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Killer Tips on Posing & Photographing High School Seniors


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Killer Tips on Posing & Photographing High School Seniors

I often get asked for tips on posing and photographing seniors, and while I can easily throw a few good tips, I feel that getting my seniors to look natural and comfortable in front of the camera actually involves a lot more than just some simple instruction at the session.  (Of course, instruction at the session is very important!).   After reading this post,I hope you will look at posing in a whole new light and for it to become much more natural for you and your client!  I want you to rethink how you give instructions to your seniors and also consider how your client receives that instruction – how comfortable they are with you!  Hopefully, you’ll never receive “photographers block” again and at each session you’ll have so many ideas you won’t want to stop!

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“Before the Session”

One thing to understand about teenagers is that they LOVE having their picture taken!  (Just think about how often they change their profile picture on Facebook!) And, if you can make them look good, well, you’ll never have to worry about business again with how proudly they’ll be showing everyone at school and on Facebook!

So, we know seniors are happy to be in front of the camera, how do we make them look good in front of the camera?

The first part is being their friend, helping them feel excited, comfortable and looking forward to working with you.  When you receive that first inquiry, sound excited! When seniors call (or email) to book a session, at first they’re timid as if they’ve called the wrong number, but I quickly come back with, “You want to book a photo shoot!? Yay! This’ll be fun!”  I can tell by the tone of their voice, they automatically relax.  (Side note: perhaps because most of my seniors find me on Facebook from seeing their friends’ pictures, and their friends encouraging them to call, they are the ones who call me, not their mom’s, which I prefer because then I’m able to lay the ground work from the beginning).

Teenagers are really bubbly and positive, be really enthusiastic.  Even if your communication is through email, there are still ways to make them feel comfortable, don’t be afraid to use multiple exclamation points at the end of a sentence!!!! (<—Like that) I know it sounds silly, and frankly, I feel a little stupid telling you to do it but it works because it’s just like the old advice you always here to match the tone of voice of the person you are speaking with.

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If you’ve built this friendship foundation from the beginning, you’ll already have a head start by the time the session rolls around.  They’ll greet you like an old friend – as opposed to mom making all of the arrangements, when they’d be a lot more nervous at that first encounter at the beginning of the session.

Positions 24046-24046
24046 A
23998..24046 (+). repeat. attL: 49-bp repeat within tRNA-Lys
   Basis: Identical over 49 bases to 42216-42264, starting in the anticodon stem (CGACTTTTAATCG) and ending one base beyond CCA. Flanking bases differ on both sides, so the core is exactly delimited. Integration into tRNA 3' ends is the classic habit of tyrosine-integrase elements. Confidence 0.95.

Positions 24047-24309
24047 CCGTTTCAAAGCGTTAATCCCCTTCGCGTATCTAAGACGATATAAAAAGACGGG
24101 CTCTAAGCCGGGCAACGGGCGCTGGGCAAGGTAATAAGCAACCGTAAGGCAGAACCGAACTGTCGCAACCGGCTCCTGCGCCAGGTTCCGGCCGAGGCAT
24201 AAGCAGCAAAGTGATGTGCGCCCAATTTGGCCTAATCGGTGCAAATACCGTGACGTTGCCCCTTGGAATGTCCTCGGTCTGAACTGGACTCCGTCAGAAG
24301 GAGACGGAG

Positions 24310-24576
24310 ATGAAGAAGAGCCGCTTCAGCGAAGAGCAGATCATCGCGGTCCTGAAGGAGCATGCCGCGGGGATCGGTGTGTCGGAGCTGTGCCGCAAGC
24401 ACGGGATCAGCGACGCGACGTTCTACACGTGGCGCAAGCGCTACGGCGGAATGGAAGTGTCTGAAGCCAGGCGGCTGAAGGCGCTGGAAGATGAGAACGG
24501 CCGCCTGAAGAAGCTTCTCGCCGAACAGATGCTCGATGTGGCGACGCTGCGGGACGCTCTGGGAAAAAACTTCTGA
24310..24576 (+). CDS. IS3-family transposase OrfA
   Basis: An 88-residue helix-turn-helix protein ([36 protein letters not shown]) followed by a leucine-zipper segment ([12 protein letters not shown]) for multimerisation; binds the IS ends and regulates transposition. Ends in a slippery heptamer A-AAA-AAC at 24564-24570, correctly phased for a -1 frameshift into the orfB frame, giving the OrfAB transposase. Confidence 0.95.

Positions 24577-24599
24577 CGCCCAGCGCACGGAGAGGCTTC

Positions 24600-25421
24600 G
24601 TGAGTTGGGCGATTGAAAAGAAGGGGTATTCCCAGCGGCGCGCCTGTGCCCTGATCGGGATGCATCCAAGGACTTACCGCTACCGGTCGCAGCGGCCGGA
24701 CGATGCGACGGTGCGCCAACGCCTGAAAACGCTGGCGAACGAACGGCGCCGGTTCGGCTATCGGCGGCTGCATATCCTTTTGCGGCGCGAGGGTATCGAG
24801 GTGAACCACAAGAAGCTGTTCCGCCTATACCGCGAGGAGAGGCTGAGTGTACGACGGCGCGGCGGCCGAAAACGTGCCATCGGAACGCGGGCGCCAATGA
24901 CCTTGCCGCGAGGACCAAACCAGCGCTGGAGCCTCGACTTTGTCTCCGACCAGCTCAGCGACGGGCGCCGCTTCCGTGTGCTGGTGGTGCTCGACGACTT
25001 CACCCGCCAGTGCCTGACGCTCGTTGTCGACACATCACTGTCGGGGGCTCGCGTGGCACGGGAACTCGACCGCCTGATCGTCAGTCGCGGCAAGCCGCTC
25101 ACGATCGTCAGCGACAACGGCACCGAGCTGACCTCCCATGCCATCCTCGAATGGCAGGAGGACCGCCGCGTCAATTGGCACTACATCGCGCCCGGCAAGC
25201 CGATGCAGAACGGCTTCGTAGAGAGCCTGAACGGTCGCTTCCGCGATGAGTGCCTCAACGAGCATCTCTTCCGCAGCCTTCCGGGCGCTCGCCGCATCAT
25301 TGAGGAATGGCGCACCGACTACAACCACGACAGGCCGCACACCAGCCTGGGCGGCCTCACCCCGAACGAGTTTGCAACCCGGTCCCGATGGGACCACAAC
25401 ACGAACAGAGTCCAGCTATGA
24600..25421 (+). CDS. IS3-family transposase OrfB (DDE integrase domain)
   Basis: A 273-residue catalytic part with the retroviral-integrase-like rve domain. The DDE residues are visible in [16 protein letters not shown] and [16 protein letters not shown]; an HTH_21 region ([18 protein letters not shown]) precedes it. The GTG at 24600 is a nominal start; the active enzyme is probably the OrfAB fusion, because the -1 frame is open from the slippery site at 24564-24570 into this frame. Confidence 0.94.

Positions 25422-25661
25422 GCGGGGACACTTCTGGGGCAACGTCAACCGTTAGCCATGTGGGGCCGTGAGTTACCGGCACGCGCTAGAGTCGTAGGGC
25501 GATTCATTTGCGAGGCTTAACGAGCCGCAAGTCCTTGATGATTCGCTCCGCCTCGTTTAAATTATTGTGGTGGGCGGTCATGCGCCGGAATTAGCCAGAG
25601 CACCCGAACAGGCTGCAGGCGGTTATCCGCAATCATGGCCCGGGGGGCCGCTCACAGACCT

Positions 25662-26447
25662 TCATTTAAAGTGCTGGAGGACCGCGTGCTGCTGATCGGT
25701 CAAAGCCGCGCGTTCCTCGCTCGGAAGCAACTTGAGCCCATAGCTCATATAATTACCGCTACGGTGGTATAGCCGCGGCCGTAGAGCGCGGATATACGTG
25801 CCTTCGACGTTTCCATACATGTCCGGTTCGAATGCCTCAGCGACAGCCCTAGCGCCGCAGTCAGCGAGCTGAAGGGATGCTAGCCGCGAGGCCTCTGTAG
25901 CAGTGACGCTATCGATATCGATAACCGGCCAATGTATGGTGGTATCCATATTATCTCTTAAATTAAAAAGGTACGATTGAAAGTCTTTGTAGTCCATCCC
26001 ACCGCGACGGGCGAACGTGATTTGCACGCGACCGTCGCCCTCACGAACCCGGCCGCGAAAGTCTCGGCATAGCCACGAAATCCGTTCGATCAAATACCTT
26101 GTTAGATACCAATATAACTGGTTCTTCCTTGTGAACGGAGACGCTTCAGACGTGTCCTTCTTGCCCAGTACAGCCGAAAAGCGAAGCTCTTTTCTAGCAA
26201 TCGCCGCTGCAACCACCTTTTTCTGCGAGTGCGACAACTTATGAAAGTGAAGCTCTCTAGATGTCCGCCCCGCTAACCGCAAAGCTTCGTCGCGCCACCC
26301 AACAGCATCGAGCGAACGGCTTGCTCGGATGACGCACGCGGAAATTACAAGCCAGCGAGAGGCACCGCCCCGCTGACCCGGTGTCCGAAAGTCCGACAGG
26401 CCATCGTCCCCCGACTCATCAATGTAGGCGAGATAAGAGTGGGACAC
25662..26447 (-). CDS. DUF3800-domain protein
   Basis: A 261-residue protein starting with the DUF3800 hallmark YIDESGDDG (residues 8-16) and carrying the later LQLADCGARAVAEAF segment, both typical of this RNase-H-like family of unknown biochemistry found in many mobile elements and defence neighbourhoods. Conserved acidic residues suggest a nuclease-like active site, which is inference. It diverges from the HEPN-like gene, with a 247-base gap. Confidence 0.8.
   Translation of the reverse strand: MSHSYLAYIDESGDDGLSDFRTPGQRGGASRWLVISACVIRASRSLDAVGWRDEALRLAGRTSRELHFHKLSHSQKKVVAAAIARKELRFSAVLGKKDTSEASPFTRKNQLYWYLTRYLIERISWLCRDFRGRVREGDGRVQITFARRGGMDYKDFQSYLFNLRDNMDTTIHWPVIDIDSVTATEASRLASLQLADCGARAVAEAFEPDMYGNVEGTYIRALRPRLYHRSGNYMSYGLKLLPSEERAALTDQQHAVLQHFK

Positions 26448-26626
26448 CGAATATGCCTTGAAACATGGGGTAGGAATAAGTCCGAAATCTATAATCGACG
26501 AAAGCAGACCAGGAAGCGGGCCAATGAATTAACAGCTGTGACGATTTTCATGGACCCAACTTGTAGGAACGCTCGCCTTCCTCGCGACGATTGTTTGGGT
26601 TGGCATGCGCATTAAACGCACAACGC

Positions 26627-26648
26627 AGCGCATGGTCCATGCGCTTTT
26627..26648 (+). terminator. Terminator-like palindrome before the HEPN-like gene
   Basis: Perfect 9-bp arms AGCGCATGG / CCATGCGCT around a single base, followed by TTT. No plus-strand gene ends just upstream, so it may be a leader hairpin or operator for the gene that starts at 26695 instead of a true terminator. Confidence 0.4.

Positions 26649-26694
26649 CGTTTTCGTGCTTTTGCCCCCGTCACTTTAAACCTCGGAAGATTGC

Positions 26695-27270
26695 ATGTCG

“During the Session”

It’s definitely true that some people (teenagers included) are much more natural in front of the camera than others.  But, I find with the right direction and foundation laid, your job can be made a lot easier.

Used in this project and related actions:


When I start off every session by going through the outfits they’ve brought (I encourage my seniors to bring 3-4 outfits – with variety), I keep in mind what outfits will look better with which poses and backdrops and plan from the beginning.

I think there are a lot of photographers out there that pick their backdrop, the pose and then think their job is done.  However, that formula is what makes for an awkward looking photo.  Once you get them in their pose, you need to pay attention to the expression they’re giving, are their shoulders hunched? (Are they supposed to be hunched?) What about their hands, do they look relaxed or more like claws? Is their head turned in an unflattering or flattering angle? Do they look super tense overall?  As you look through the viewfinder, find those flaws and fix those tiny but very significant details, it will make such a big difference in the overall look of the picture!

Another rule of thumb to follow (and I’m not even sure where I heard it? Maybe on this blog??), is where to draw the line as far as “sexiness” is concerned.  Never combine a sexy look, with a sexy outfit, with a sexy pose.  As long as you don’t do more than 2 of these things in each image, you’ll have happy parents.

As you go through the session, continue to make jokes, be silly, and never say, “Okay, this isn’t working, you look awkward”.  Even though they will laugh it off and even agree, it will bring their confidence down at least slightly.

I have this mental list in my head of “poses.” It’s something like this:

  • head shot
  • laying down on back
  • lean sideways
  • looking away/profile
  • candid
  • laughing
  • sitting down

I know they kind of sound like code words, but if I have that list memorized, I can reference back to it and never be at a loss for what to do next.  I pick my pose and then I work it out, here are some examples:

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“Candid/laughing”, I get her posed how I want her and then I bust out the knock knock jokes and horrible impersonations.  Genuine laughs always end up being someone’s favorite pictures – whether its the senior, parent, or me!

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“Looking away/profile”.  Here is just one tiny example! Making them look directly into the sun! Once again, the rest of her body is posed and you need to take into account what her hands, arms and legs are doing – don’t just focus (pun not intended) on her profile.  Hands should be soft, shoulders down and back.

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“Headshot” – get creative! All a headshot means is from the chest or neck up!  A headshot can be a good opportunity to use the hands and props.